The Escape has a standard cap-less fueling system. The fuel filler is automatically opened when the fuel nozzle is inserted and automatically closed when it’s removed. This eliminates the need to unscrew and replace the cap and it reduces fuel evaporation, which causes pollution. The Sportage doesn’t offer a cap-less fueling system.

Brakes and Stopping Comparison

The Escape stops shorter than the Sportage:

 

Escape

Sportage

 

70 to 0 MPH

173 feet

174 feet

Car and Driver

Tires and Wheels Comparison

For better traction, the Escape has larger tires than the Sportage (235/55R17 vs. 225/60R17).

The Escape’s standard tires provide better handling because they have a lower 55 series profile (height to width ratio) that provides a stiffer sidewall than the Sportage LX’s standard 60 series tires.

Suspension and Handling Comparison

The Escape has vehicle speed sensitive variable-assist power steering, for low-effort parking, better control at highway speeds and during hard cornering, and a better feel of the road. The Sportage doesn’t offer variable-assist power steering.

The Escape’s drift compensation steering can automatically compensate for road conditions which would cause the vehicle to drift from side to side, helping the driver to keep the vehicle straight more easily. The Sportage doesn’t offer drift compensation steering.

The Escape Titanium AWD handles at .85 G’s, while the Sportage SX Turbo AWD pulls only .83 G’s of cornering force in a Car and Driver skidpad test.

For greater off-road capability the Escape has a greater minimum ground clearance than the Sportage (7.8 vs. 6.8 inches), allowing the Escape to travel over rougher terrain without being stopped or damaged.

Chassis Comparison

The front grille of the Escape (except 2.0L ECOBoost) uses electronically controlled shutters to close off airflow and reduce drag when less engine cooling is needed. This helps improve highway fuel economy. The Sportage doesn’t offer active grille shutters.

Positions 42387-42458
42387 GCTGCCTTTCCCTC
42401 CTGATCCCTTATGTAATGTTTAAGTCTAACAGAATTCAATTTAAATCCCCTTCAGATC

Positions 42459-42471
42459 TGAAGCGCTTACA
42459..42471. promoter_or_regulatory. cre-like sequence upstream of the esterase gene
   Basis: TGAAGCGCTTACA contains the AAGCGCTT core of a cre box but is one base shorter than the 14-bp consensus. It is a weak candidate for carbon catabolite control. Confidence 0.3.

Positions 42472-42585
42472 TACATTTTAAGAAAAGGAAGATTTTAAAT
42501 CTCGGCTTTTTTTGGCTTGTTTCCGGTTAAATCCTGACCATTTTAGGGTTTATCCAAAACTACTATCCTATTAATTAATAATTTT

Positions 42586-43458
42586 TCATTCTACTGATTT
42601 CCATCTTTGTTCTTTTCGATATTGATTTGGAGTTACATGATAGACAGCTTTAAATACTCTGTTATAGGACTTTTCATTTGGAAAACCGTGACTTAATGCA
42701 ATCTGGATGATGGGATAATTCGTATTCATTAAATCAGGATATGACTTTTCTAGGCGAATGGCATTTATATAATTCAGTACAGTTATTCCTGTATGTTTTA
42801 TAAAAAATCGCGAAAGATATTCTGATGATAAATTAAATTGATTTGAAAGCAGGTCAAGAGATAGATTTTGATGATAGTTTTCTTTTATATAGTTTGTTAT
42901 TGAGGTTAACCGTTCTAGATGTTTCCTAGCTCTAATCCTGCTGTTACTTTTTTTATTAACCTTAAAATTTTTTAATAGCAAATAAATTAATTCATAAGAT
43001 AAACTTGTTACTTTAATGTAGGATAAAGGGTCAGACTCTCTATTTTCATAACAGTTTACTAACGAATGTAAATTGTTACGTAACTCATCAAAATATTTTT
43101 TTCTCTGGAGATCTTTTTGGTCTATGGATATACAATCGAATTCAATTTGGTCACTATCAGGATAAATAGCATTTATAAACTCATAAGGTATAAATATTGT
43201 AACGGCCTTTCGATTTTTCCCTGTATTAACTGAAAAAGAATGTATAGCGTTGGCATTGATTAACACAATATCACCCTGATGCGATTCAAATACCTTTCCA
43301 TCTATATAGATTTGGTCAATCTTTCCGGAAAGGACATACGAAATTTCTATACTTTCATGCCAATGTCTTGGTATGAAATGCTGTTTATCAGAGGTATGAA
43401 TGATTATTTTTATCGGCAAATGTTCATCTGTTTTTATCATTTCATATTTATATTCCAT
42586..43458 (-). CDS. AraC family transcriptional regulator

Passenger Space Comparison

The Escape has .6 inches more front headroom, 1.6 inches more front legroom, .2 inches more front hip room, 1.2 inches more rear hip room and .1 inches more rear shoulder room than the Sportage.

Cargo Capacity Comparison

The Escape has a much larger cargo area with its rear seat up than the Sportage with its rear seat up (34 vs. 30.7 cubic feet). The Escape has a much larger cargo area with its rear seat folded than the Sportage with its rear seat folded (68 vs. 60.1 cubic feet).

Ergonomics Comparison

When three different drivers share the Escape Titanium, the memory seats and mirrors make it convenient for all three. Each setting activates different, customized memories for the driver’s seat position and outside mirror angle. The Sportage doesn’t offer a memory system.

The Escape Titanium’s standard easy entry system glides the driver’s seat back when the door is unlocked or the ignition is switched off, making it easier for the driver to get in and out. The Sportage doesn’t offer an easy entry system.

The power windows standard on both the Escape and the Sportage have locks to prevent small children from operating them. When the lock on the Escape is engaged the driver can still operate all of the windows, for instance to close one opened by a child. The Sportage prevents the driver from operating the rear windows just as it does the other passengers.